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April 15th, what does this day mean to you?  For most U.S. citizens, it isn’t a day to look forward to.   That’s because it’s the day our taxes are due.  While it is part of our civic responsibility, I would venture to say that few people really enjoy the tax season; even CPAs are crazed during this time of year.  And it isn’t only the pain of cutting a check if you are one of the unfortunate ones who owes money; it is also the cumbersome process of getting your taxes done.

But I’ve noticed something a little different this tax season, ads about tax services are heavily focused on expertise vs. ease.  TurboTax, TaxAct, H&R Block, you name it, all seem to be promoting the credentials of their tax experts and the quality experience you will have when you engage with them.  This could be due to the added levels of complexity related to changes in rules and regulations from year to year, or it could be that people are having issues with accuracy.  Regardless, the “experts” promise a better experience.

I am the first to admit that finance is not my specialty and I would prefer to pay for the service to ensure my taxes are done right.  Expertise is so important to me I choose to drive 20 traffic-filled miles to my “local” tax expert to have him sort through our paperwork and tell me to get ready to cut a check.

However, when I think about what the future could look like for this service-oriented industry, I think video could play a crucial role. If you gave me the choice of getting in a car to drive to see my CPA or staying in the comfort of my own home and having the same experience over a video call, I would choose the latter.  And if one day I decided to handle my own tax preparation using one of the leading tax preparation websites, I would still like to know I could use a lifeline to call an expert.  And if that expert could talk to me “in person” via video, my experience would be even better.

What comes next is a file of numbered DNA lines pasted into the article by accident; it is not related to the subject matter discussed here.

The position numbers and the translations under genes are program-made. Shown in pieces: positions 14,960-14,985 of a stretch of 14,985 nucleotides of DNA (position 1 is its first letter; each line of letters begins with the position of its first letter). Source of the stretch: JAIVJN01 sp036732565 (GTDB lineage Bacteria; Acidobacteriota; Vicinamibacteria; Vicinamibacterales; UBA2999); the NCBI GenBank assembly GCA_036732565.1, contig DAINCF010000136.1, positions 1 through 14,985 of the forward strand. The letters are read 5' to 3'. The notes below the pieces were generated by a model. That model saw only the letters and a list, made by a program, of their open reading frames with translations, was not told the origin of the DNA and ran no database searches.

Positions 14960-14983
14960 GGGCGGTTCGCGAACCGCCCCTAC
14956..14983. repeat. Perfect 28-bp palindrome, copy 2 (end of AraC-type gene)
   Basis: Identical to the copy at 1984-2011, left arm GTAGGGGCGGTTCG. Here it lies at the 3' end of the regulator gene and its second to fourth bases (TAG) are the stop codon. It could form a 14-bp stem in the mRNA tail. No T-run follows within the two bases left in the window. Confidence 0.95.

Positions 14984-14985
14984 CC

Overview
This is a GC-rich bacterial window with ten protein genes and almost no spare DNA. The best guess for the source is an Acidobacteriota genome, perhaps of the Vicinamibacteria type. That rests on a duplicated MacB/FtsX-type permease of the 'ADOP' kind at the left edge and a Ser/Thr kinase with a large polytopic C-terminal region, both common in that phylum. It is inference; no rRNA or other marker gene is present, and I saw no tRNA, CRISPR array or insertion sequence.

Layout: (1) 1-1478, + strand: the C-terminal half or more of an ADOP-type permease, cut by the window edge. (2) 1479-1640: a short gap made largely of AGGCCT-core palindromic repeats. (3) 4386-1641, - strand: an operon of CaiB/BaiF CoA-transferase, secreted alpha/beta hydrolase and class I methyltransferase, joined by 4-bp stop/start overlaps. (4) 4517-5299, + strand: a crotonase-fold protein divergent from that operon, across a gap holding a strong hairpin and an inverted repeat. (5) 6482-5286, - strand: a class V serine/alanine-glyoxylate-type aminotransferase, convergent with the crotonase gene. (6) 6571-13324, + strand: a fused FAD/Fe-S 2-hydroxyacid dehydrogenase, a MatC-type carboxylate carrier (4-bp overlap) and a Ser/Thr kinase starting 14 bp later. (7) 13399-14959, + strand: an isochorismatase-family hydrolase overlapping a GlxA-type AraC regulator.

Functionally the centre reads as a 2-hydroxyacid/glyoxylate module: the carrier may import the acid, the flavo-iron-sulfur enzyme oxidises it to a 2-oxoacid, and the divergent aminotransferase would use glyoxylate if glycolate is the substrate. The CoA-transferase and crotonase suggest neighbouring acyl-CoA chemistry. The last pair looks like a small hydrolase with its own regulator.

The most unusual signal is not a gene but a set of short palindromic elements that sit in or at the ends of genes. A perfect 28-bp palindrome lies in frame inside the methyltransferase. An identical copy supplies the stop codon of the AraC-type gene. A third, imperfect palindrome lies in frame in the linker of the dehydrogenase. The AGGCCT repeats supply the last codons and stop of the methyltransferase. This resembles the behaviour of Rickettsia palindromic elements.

I believe both of these options will soon be possible and will become a more common way for tax preparation.  In the future, the channel won’t matter as much as the expertise, and no matter which path you go, video and collaboration technologies will play a key role.

As video becomes more pervasive, customers are going to expect accounting firms large and small to offer these capabilities. And once technologies like WebRTC become more mainstream, customers will benefit from the best of both worlds – the simplicity of an online portal along with the safety net of a tax expert just a quick video call away.

I am not suggesting that taxes will ever be easy, but at least we can look forward to the preparation being a more positive experience!

Would you use video during your tax preparation? Let me know with a “yes” or “no” below.

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4 Comments.


  1. Veronica Culver

    Yes, I definitely would!

       0 likes

  2. What we really need is for our government leaders (Members of Congress and the Senate) to be required to fill out their own taxes. That would truly drive tax simplification. Video collaboration would certainly help, but the fact that our leaders can hand off their own tax forms to a CPA means they aren’t directly impacted by the complexity the rest of us are forced to endure.

       0 likes

    • Angie Mistretta
      Angie Mistretta

      Thanks for the feedback Greg! I look forward to the days of simplified taxes and easier access to a tax expert. As someone who uses and benefits from video everyday, I believe that video collaboration technologies will help make this a reality.

         0 likes

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